A local stylist gave students free haircuts, Shoe Sensation measured their feet to provide them with a free pair of shoes, free clothing and toiletries were available and organizations had booths set up with information, giveaways and activities.

During the hour-and-a-half event, school officials said nearly 125 students attended with their family members.

Shannon Hunsucker, district coordinator for Medora’s after-school programs, helped organize the event that was conducted for the second year in a row. She also shared information about the after-school programs and helped parents fill out paperwork.

“We had so many thank-yous and just kids excited to be able to pick out their school supplies and teachers being thankful because they don’t have to go out and purchase all of these items, parents being thankful because it’s saving them so much money,” she said. “They can use that money for other needed resources and utility bills and food. We had several say, ‘Thank you for saving us this money.’”

The free shoes were a bonus because with many families having multiple kids to provide for, that adds up, Hunsucker said.

She heard several parents say, “This is so awesome.”

“With all of the work going into this, it really does mean a lot,” she said. “It makes it worth it.”

Heidi LePage was among the thankful parents. Three of her four kids attend Medora — Louis LePage, an eighth grader; Daulton Hineman, a fifth grader; and Gracelynn LePage, a second grader.

They filled their mesh backpacks with school supplies, and Louis and Daulton got their hair cut by Sarah Brown.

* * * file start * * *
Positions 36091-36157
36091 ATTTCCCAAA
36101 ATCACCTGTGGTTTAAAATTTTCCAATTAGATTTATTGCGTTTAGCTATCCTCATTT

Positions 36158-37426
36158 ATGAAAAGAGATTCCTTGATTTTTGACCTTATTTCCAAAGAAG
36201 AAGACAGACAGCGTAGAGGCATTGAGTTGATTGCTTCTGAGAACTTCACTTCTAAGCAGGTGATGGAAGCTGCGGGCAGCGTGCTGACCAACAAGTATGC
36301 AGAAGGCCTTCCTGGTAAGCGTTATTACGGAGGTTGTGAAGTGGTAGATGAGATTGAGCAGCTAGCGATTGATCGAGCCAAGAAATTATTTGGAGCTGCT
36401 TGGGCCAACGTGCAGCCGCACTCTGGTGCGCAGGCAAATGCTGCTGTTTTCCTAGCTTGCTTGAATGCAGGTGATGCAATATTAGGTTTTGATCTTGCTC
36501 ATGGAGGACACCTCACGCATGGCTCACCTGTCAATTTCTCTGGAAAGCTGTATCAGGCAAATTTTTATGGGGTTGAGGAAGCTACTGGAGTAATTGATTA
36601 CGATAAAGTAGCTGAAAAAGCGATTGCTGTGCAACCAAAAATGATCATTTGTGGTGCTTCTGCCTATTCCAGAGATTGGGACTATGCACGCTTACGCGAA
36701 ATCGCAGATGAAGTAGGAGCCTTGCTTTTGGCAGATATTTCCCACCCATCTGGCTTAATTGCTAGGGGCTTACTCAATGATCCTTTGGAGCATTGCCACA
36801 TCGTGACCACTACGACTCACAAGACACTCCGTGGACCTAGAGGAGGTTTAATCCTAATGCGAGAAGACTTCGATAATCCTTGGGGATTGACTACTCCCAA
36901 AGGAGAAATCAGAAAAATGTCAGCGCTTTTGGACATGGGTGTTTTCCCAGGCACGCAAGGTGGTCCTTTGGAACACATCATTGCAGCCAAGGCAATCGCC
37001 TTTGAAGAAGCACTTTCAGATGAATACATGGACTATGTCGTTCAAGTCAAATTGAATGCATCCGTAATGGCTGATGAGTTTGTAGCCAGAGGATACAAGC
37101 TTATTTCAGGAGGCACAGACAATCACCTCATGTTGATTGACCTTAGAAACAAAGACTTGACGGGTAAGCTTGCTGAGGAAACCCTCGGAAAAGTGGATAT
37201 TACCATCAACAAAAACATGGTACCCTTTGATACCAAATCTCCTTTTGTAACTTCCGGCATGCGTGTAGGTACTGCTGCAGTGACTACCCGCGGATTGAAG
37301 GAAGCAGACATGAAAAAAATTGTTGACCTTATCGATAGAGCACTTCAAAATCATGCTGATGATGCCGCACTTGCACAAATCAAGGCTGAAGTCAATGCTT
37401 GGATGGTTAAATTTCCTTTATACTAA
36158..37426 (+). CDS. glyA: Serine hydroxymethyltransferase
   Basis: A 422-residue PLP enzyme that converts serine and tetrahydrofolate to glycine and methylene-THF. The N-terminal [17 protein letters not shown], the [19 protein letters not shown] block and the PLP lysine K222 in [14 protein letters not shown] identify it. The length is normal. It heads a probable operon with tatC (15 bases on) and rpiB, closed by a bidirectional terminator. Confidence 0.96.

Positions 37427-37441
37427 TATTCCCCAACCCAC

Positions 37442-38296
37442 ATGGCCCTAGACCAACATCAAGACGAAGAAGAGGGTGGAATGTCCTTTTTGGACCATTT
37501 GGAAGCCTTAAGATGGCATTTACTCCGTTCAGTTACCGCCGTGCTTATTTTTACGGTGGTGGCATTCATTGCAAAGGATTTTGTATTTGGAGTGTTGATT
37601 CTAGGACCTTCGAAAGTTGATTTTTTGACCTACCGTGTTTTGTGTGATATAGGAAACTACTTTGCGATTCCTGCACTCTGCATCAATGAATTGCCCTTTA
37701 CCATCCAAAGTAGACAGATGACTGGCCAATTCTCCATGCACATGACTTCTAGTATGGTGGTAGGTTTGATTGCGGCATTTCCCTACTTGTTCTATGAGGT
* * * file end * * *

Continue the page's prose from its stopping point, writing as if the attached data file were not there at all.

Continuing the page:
“I am from Medora and went K-12 here and have lived in Brownstown the last 10 years. I decided for my kids to go to Medora school,” Heidi said. “I like the small town, and they care in the community. They still care about me, and I’ve been gone for 10 years.”

Heidi said she typically would spend $100 per child for back-to-school needs.

“It’s expensive to have this many kids, and it’s cool to just come together as a community, I think,” she said. “They can’t believe they are getting free stuff.”

Martha Ault, store manager of Shoe Sensation in Seymour, said she and her assistant manager, Jami Bramlette, were more than happy to provide free shoes to Medora students.

Ault said she became aware of students needing shoes through information The Tribune shared after it was posted on the school’s Facebook page.

“I sent (Bramlette) a snapshot of it and I said, ‘Call these people because we can help them with shoes I know,’” Ault said. “Shoe Sensation does charity work this way, and it’s so helpful.”

They measured students’ feet to ensure they are fitted with the correct shoe size and jotted the information down on sheets of paper. The shoes will be delivered to the school to be distributed.

“We’re trying to be helpful because it’s a big expense, it really is,” Ault said. “With school supplies and clothes and everything else that comes along, when we can help, that’s what we want to do. If we can help out the ones that maybe need a new pair of shoes, then that’s a big deal for them, and we’re more than willing to do so.”